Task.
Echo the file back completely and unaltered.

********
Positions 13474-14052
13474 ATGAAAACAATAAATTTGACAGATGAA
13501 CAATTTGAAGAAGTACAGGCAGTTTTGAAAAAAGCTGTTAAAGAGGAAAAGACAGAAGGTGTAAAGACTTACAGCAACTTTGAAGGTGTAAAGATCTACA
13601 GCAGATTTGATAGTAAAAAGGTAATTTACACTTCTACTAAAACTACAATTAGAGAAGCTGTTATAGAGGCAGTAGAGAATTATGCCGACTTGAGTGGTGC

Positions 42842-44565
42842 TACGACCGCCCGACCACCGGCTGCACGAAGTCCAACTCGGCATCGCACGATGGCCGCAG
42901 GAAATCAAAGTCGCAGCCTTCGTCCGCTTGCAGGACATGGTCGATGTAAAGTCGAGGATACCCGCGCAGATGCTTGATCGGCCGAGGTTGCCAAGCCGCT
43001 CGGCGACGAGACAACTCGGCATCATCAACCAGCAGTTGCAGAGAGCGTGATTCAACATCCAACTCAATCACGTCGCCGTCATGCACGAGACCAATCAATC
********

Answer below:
Positions 13474-14052
13474 ATGAAAACAATAAATTTGACAGATGAA
13501 CAATTTGAAGAAGTACAGGCAGTTTTGAAAAAAGCTGTTAAAGAGGAAAAGACAGAAGGTGTAAAGACTTACAGCAACTTTGAAGGTGTAAAGATCTACA
13601 GCAGATTTGATAGTAAAAAGGTAATTTACACTTCTACTAAAACTACAATTAGAGAAGCTGTTATAGAGGCAGTAGAGAATTATGCCGACTTGAGTGGTGC

Positions 42842-44565
42842 TACGACCGCCCGACCACCGGCTGCACGAAGTCCAACTCGGCATCGCACGATGGCCGCAG
42901 GAAATCAAAGTCGCAGCCTTCGTCCGCTTGCAGGACATGGTCGATGTAAAGTCGAGGATACCCGCGCAGATGCTTGATCGGCCGAGGTTGCCAAGCCGCT
43001 CGGCGACGAGACAACTCGGCATCATCAACCAGCAGTTGCAGAGAGCGTGATTCAACATCCAACTCAATCACGTCGCCGTCATGCACGAGACCAATCAATC